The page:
I didn’t know JT McNamara, but I respect what he did. He jumped fences at speed on tons of straining horse flesh in the most fervent of arenas. He made horses win that others couldn’t. And by all accounts, he was one of the good guys. And that makes it harder.
For the record – the ghastly, horrible, remorseless goddamn record – Galaxy Rock fell at the first fence of the Fulke Walwyn Kim Muir Handicap Chase on the Thursday of the Cheltenham Festival in 2013. JT was speared into the turf and sustained life-threatening injuries, including fractures to his C3 and C4 vertebrae. That he fought so valiantly for over three years, when everything was telling him and possibly others around him to stop, is nothing short of astonishing. He died on Monday night at the age of 41.
I remember a telephone call to my bookmaker the day after his accident to say that I didn’t want the money from Salsify’s absurd victory in the Foxhunters, and that if they paid it to the Injured Jockeys Fund would they match it themselves? I couldn’t square my outrageous fortune with JT’s misfortune; the winnings seemed somehow tainted and ugly. They kindly agreed, but it didn’t help. My guilt was not written off by a small financial gesture, and more importantly, it didn’t help JT recover.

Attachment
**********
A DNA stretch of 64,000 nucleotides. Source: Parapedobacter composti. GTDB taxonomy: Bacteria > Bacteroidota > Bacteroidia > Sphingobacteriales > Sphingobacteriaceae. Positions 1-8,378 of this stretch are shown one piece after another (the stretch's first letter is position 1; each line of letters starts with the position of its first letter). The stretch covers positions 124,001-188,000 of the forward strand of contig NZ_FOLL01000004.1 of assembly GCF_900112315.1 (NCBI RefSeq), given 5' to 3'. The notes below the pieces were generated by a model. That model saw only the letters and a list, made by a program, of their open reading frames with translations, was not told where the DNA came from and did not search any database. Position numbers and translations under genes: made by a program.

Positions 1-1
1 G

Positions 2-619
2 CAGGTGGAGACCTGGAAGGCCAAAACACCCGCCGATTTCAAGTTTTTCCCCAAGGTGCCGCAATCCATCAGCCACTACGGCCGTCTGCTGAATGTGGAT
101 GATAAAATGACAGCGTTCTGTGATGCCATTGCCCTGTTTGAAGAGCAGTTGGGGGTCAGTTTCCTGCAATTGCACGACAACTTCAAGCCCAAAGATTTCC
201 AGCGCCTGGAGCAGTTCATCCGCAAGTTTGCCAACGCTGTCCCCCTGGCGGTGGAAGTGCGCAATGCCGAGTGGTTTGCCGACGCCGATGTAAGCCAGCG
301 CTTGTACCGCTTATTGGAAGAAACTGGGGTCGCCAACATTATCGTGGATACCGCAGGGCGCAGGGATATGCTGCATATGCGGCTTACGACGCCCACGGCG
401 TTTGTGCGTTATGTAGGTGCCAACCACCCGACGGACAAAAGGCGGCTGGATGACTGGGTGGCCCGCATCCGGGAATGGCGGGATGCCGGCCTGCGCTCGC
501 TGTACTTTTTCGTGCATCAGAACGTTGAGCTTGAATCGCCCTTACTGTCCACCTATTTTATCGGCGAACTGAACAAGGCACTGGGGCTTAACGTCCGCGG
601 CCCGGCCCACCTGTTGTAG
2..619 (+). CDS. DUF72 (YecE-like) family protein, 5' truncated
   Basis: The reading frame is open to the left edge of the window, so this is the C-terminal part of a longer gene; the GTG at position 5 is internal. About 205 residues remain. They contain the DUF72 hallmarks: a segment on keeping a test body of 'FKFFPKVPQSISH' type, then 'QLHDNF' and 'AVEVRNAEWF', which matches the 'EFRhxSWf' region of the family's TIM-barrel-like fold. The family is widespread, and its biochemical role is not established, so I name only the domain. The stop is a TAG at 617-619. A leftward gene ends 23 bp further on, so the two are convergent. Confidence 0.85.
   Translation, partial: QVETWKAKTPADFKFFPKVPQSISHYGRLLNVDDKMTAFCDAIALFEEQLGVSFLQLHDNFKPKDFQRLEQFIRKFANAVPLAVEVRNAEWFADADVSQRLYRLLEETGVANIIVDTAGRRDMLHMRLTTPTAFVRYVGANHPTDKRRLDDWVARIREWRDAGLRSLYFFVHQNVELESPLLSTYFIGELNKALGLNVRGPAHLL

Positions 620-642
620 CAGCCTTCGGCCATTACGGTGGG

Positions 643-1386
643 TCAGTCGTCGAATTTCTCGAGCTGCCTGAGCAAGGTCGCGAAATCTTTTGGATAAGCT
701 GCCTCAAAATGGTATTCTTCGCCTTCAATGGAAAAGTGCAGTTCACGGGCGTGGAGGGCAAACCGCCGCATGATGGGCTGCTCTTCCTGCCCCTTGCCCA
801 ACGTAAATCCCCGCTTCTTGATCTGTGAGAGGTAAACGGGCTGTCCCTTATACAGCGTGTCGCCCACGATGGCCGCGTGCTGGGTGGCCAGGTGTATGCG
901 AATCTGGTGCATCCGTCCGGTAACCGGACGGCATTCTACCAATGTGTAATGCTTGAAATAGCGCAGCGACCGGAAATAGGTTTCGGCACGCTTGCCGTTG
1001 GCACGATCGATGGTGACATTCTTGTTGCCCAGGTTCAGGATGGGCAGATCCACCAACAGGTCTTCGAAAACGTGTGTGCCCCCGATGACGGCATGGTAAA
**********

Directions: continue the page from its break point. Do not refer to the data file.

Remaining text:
I used to think that the price my soul would pay for watching horse racing was that some horses die. Sure, I lost money, but that was nothing compared to the bigger issues. Horses die when and because I watch horse racing. God I feel bad about that, and I’m not religious. But of course some jockeys die too, and now JT McNamara has died because I watch horse racing. It really is as simple as that. I don’t know what else to say. I am so sorry to his family and friends.
I know he didn’t ride horses in my name or colours. But I feel responsible because I perpetuate, in some small part, the industry in which he thrived, and died. I feel shit tonight, but nowhere near as much as those that knew and loved him. Rest in peace, John Thomas McNamara.